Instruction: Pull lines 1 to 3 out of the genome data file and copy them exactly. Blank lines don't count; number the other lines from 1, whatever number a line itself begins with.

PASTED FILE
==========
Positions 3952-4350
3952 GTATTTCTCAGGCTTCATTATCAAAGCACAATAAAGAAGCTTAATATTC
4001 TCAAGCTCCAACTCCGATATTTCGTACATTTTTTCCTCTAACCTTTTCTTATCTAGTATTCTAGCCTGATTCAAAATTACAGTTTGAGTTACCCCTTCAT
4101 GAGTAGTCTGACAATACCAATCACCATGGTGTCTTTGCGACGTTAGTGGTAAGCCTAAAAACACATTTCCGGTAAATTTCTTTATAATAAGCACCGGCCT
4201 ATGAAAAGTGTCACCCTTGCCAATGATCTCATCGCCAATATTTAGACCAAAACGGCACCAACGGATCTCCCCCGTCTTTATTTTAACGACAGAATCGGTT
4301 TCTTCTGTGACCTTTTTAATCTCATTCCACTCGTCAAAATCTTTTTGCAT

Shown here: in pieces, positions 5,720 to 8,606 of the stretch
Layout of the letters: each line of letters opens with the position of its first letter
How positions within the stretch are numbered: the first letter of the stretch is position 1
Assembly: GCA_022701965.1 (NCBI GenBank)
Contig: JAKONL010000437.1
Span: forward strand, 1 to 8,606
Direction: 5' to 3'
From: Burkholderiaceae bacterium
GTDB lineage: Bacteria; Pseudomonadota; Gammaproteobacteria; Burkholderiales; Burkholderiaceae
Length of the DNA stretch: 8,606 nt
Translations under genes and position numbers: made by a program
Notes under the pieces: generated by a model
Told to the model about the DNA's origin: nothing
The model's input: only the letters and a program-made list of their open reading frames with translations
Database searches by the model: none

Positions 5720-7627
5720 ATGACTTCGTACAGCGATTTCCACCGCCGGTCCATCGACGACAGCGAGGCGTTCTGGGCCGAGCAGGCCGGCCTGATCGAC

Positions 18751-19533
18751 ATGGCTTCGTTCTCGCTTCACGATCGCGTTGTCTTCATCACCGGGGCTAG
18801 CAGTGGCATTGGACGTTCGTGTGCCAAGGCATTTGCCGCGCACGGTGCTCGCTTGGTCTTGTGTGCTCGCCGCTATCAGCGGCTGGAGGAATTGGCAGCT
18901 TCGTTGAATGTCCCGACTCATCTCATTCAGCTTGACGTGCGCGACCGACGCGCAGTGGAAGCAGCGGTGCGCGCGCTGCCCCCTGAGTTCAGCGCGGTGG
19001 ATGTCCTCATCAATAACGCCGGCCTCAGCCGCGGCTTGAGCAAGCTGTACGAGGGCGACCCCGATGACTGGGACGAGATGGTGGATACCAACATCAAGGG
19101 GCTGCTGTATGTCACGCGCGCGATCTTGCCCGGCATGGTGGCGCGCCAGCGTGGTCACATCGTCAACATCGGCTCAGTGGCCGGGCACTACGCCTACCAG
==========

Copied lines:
Positions 3952-4350
3952 GTATTTCTCAGGCTTCATTATCAAAGCACAATAAAGAAGCTTAATATTC
4001 TCAAGCTCCAACTCCGATATTTCGTACATTTTTTCCTCTAACCTTTTCTTATCTAGTATTCTAGCCTGATTCAAAATTACAGTTTGAGTTACCCCTTCAT